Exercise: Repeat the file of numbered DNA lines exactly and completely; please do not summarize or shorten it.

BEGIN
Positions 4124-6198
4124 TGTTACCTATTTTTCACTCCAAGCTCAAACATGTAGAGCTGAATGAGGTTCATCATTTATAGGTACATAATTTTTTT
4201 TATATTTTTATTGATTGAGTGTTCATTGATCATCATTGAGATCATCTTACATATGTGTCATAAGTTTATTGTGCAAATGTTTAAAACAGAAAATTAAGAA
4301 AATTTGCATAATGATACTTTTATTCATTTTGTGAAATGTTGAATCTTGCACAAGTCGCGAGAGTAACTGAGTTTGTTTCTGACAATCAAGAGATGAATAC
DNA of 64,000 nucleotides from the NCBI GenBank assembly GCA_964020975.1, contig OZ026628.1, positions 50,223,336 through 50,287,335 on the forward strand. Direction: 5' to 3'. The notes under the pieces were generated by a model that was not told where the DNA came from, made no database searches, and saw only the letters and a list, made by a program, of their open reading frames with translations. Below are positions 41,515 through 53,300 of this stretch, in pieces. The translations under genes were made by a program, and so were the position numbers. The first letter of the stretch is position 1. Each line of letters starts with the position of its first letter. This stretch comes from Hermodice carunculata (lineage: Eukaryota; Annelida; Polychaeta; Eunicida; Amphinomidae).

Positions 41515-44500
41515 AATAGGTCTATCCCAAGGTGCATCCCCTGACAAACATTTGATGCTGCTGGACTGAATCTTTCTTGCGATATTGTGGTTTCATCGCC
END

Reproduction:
Positions 4124-6198
4124 TGTTACCTATTTTTCACTCCAAGCTCAAACATGTAGAGCTGAATGAGGTTCATCATTTATAGGTACATAATTTTTTT
4201 TATATTTTTATTGATTGAGTGTTCATTGATCATCATTGAGATCATCTTACATATGTGTCATAAGTTTATTGTGCAAATGTTTAAAACAGAAAATTAAGAA
4301 AATTTGCATAATGATACTTTTATTCATTTTGTGAAATGTTGAATCTTGCACAAGTCGCGAGAGTAACTGAGTTTGTTTCTGACAATCAAGAGATGAATAC
DNA of 64,000 nucleotides from the NCBI GenBank assembly GCA_964020975.1, contig OZ026628.1, positions 50,223,336 through 50,287,335 on the forward strand. Direction: 5' to 3'. The notes under the pieces were generated by a model that was not told where the DNA came from, made no database searches, and saw only the letters and a list, made by a program, of their open reading frames with translations. Below are positions 41,515 through 53,300 of this stretch, in pieces. The translations under genes were made by a program, and so were the position numbers. The first letter of the stretch is position 1. Each line of letters starts with the position of its first letter. This stretch comes from Hermodice carunculata (lineage: Eukaryota; Annelida; Polychaeta; Eunicida; Amphinomidae).

Positions 41515-44500
41515 AATAGGTCTATCCCAAGGTGCATCCCCTGACAAACATTTGATGCTGCTGGACTGAATCTTTCTTGCGATATTGTGGTTTCATCGCC